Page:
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© The Author(s) 2019

Open Access This article is distributed under the terms of the Creative Commons Attribution 4.0 International License (, which permits unrestricted use, distribution, and reproduction in any medium, provided you give appropriate credit to the original author(s) and the source, provide a link to the Creative Commons license, and indicate if changes were made.

Authors and Affiliations

  • Agnes Mayr
    • 1
    Email author
  • Mathias Pamminger
    • 1
  • Martin Reindl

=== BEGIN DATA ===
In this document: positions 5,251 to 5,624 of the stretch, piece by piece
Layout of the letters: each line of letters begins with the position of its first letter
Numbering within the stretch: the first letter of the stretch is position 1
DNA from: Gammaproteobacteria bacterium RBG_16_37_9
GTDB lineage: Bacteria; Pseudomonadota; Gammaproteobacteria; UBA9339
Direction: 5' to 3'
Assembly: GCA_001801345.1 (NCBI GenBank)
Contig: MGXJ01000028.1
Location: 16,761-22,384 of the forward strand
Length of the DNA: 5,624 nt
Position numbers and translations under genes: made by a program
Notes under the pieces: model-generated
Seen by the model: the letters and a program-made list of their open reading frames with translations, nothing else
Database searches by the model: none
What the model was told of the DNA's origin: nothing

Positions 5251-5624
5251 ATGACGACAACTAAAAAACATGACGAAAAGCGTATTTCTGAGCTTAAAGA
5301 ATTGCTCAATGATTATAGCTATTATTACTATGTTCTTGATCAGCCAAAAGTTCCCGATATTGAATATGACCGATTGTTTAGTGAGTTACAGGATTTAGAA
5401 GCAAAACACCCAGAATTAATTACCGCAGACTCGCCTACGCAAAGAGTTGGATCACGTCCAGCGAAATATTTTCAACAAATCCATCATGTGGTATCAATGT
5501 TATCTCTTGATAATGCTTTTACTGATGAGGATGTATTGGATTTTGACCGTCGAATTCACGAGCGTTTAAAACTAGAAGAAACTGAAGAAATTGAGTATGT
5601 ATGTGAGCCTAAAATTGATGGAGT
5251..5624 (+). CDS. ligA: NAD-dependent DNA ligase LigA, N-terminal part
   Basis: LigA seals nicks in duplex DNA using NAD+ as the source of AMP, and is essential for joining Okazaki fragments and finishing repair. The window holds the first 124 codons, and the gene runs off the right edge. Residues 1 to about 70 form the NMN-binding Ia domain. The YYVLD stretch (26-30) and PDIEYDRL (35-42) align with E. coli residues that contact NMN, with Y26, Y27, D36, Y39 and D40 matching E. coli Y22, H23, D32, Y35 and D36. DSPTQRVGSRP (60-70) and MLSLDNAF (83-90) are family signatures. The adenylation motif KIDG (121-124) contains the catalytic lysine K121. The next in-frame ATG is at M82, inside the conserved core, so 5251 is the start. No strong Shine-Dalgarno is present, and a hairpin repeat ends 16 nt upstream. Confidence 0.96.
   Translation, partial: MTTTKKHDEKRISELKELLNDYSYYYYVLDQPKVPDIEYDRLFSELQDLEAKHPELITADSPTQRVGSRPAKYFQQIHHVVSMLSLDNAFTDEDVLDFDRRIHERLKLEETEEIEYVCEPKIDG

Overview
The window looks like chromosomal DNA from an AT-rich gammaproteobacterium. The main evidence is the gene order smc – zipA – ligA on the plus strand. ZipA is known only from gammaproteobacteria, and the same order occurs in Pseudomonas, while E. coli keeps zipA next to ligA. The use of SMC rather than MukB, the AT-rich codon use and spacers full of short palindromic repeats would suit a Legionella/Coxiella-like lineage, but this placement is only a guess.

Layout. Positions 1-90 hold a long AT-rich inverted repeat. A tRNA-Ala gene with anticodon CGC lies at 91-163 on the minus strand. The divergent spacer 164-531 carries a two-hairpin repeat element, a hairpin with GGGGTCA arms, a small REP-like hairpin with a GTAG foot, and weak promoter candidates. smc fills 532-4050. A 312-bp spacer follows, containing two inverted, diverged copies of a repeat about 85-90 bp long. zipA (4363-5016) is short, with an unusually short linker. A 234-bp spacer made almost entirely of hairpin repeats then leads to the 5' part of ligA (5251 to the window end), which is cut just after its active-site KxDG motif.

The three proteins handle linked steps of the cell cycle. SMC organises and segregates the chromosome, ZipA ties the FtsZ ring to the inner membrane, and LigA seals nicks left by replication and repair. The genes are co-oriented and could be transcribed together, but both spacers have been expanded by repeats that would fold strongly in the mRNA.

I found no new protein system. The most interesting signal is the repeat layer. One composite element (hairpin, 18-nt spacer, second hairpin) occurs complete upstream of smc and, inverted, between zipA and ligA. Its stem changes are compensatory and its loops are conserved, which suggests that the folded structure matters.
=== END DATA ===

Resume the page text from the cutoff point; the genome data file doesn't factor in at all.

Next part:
• 2
  • Simon Greulich
    • 3
  • Sebastian J. Reinstadler
    • 2
  • Christina Tiller
    • 2
  • Magdalena Holzknecht
    • 2
  • Timo Nalbach
    • 1
  • David Plappert
    • 1
  • Christof Kranewitter
    • 1
  • Gert Klug
    • 2
  • Bernhard Metzler
    • 2
  1. 1.University Clinic of RadiologyMedical University InnsbruckInnsbruckAustria
  2. 2.University Clinic of Internal Medicine III, Cardiology and AngiologyMedical University InnsbruckInnsbruckAustria
  3. 3.Department of Cardiology and Cardiovascular DiseasesUniversity Hospital TübingenTübingenGermany